A scientist has said that a second wave of coronavirus “could come in spring 2021” as the winter will most likely see people imposing their own “mini-quarantine” due to the cold weather.
Dr Ben Neuman, an associate professor at the University of Reading said that people during the winter months tend to stay indoors and natural wear scarfs and gloves which will help drive down transmission rates.
Professor Neuman warned that coronaviruses, like influenza are not always seasonal and are more likely to peak during spring.
Professor Neuman warned, “Instead, look for changes in behaviour that lead to mixing of people from different households, especially where masks would not be worn, as a potential source of Covid-19 – school reopenings, dinner parties and restaurants.”
Dr Neuman added that the rate of positive coronavirus tests could also become an inaccurate method for measuring Britain’s pandemic.
He said, “Paradoxically, an influx of people with the flu seeking Covid-19 tests could potentially drive down the percentage of positive tests, which would then misleadingly suggest that Covid-19 was decreasing.
“That is one reason why per cent positive rates should not be taken in isolation to monitor the pandemic.”
On Sunday the UK recorded 2,988 coronavirus infections in 24-hours, which is the highest daily surge since 23 May.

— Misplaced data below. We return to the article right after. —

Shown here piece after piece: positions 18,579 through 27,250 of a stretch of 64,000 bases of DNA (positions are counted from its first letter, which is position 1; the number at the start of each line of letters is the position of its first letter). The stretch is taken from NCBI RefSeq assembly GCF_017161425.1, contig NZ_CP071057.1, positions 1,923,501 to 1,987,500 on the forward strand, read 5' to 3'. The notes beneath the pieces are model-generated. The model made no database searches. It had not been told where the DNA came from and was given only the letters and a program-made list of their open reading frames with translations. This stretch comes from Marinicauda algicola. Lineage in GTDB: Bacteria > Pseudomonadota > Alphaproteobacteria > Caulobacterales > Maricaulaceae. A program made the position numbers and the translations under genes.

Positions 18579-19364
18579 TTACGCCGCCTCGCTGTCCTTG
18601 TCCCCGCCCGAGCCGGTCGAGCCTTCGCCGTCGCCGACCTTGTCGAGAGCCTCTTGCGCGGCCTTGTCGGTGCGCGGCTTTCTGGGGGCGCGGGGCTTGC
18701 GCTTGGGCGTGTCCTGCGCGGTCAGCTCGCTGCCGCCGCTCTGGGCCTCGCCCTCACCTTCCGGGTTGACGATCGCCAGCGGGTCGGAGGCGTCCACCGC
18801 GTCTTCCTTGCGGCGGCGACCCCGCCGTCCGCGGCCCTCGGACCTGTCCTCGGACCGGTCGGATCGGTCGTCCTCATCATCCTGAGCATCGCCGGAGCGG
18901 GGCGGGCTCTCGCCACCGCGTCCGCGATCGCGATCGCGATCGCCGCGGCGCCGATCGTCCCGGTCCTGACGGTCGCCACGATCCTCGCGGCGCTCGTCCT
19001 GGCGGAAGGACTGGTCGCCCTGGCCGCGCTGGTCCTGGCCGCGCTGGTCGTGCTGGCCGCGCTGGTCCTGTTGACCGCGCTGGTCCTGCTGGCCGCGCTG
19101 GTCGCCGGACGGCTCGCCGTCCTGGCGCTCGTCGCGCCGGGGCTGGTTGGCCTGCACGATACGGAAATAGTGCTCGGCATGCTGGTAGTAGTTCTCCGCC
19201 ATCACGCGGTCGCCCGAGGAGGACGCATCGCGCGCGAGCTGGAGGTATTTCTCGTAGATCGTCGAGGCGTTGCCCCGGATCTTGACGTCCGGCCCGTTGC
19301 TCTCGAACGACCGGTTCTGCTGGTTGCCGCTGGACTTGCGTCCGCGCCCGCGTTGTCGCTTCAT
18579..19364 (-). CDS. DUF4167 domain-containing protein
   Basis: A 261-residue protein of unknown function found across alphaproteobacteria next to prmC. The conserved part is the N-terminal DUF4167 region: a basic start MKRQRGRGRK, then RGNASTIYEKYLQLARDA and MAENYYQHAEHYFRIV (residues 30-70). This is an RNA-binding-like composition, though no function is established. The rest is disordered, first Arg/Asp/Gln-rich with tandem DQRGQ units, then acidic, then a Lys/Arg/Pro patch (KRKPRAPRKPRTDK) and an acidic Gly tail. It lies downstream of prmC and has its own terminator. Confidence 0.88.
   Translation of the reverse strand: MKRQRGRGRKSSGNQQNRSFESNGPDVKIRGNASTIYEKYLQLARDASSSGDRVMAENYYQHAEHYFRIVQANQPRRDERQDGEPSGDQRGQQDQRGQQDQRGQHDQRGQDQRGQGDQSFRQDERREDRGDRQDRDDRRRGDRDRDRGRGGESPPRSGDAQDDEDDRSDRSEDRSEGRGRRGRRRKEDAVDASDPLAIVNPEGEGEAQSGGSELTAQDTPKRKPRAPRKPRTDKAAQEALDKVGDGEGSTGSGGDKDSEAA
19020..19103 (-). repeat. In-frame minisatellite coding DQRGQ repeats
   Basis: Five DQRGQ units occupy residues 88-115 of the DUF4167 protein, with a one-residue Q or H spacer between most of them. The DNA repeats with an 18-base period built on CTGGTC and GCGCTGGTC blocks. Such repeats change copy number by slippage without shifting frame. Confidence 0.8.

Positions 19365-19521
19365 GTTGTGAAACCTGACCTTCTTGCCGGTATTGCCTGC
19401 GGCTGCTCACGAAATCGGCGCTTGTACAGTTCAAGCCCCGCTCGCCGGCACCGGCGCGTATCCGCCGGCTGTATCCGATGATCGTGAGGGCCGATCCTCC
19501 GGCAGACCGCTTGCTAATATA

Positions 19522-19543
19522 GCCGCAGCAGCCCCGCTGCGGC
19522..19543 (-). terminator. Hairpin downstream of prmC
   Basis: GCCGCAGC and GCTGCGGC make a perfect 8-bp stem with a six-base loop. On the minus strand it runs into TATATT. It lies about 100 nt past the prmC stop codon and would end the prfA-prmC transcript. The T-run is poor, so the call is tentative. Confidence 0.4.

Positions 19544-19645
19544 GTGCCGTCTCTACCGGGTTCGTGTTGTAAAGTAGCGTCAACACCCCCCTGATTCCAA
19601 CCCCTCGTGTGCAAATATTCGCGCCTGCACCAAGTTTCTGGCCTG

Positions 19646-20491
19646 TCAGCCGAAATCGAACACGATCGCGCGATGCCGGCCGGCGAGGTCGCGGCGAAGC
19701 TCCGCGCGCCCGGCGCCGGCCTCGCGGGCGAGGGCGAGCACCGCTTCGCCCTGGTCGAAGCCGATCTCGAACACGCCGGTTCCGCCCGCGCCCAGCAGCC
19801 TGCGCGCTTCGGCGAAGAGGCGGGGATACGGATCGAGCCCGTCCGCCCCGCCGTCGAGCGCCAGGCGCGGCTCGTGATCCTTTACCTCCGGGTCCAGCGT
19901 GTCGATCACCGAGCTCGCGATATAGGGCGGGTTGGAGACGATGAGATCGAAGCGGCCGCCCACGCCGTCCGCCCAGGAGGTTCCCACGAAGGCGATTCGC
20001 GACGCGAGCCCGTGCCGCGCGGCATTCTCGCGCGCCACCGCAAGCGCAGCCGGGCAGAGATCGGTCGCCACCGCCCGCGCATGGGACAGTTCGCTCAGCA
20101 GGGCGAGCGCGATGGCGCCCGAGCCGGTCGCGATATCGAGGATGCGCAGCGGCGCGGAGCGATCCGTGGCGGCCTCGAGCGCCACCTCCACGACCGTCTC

Health Secretary Matt Hancock said on Sunday, the UK’s rising infection numbers were “concerning,” and he admitted there had been a rise even in infections after taking into account a raised testing capacity.
Hancock added, “The rise in the number of cases that we have seen today is concerning.”
Paul Hunter, Professor of medicine at the University of East Anglia, told MailOnline, “Normally coronaviruses hit in November, December time.
“This has come back sooner than I had anticipated.
“There was a report that went out to local authorities basically putting the peak at January. I think that’s probably right. Certainly December-January for the peak [but with fewer deaths].”
He added, “They are still pretty much flat-lining but the way the death statistics are reported is very late – so it’s difficult to be sure what’s going on.
“They are showing a small increase, but are still very low.
“Looking at what happened in the States you probably don’t start noticing the deaths for about a month after the case numbers have started going up.
“I think it’s likely that case numbers are going to continue to increase throughout the next few months possibly to numbers of the sort that we saw in March, April maybe even more, but it’s going to be fewer deaths and fewer hospitalisations mainly because it is now in younger people.”